Last week saw the completion in the first stage of the task to repair the edges of the Upper Lake at Burnby Hall Gardens.
The repair work is part of the three-year Golden Jubilee Restoration Project at the gardens which is funded by National Lottery Players.
Work commenced in November to repair the upper most section of the lake which has now been completed with only two weeks delay.
This delay is due to Britain experiencing the coldest winter in seven years.
Attention has now turned to the section at the bottom of the Lower Lake.
The repairing of the lake is scheduled to be completed in time for the Tulip Festival.
The Upper Lake at Burnby Hall Gardens was first constructed in 1904 by the local Pocklington firm Allison’s.
The Upper Lake is similar in design to a lido and was built by hand using ropes, pullies and horses. As the lake is now more than 100 years old the edges have started to deteriorate with large cracks and holes becoming visible.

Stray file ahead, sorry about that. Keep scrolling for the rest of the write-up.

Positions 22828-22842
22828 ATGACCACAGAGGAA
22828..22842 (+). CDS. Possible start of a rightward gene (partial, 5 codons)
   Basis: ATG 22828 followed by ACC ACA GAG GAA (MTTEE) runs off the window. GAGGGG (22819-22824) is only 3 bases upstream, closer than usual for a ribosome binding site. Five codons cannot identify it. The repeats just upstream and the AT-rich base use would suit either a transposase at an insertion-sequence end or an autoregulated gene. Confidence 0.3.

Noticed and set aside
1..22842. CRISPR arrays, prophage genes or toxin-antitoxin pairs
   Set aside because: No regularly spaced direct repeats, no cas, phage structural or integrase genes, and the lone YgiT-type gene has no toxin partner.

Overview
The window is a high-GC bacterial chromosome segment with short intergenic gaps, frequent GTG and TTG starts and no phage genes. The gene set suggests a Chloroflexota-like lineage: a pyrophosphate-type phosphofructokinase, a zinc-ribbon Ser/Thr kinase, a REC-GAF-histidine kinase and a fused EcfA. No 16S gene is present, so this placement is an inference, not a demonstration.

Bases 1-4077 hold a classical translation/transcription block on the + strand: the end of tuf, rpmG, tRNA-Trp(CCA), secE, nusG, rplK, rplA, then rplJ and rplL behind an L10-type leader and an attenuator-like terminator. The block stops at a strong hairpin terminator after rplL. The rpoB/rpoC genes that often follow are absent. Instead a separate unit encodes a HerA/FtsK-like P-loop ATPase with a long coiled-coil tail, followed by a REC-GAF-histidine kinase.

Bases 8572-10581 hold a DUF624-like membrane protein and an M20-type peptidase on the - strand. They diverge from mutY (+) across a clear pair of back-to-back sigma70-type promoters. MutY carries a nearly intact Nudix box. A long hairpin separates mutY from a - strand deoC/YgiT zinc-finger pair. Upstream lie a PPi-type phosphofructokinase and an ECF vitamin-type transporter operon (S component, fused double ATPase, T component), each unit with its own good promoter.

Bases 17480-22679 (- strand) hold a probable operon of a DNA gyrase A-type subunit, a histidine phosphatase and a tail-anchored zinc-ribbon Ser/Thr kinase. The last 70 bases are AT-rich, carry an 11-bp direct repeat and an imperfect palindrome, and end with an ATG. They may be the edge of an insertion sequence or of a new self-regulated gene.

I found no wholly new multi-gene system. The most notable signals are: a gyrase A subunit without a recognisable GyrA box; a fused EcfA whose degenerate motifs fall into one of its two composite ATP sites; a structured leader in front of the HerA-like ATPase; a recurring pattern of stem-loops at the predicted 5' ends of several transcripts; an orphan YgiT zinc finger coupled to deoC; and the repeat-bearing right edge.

Draining the lake as part of the lake repair has exposed the original concrete base of the lake offering a unique insight for visitors.
These repairs are essential for ensuring the National Water Lily Collection is safeguarded, and the beautiful aesthetic appeal of the lake is maintained for future generations.
The water lily beds which were later built in 1935 can also be seen. During each draining phase the fish will be moved from section to section and cuttings of the water lilies have been placed into propagation tanks which will act as a nursery for them over the development phase.
Burnby Hall Gardens is offering free entry to give visitors the opportunity to see these project developments, although donations towards the upkeep of the gardens are always welcome.
You can also keep up to date and find out more about developments on the next Behind the Scene Tour on Wednesday 28 February at 10.30am.
The tour will last approximately one hour and to book a place please contact the visitor centre on 01759 307125.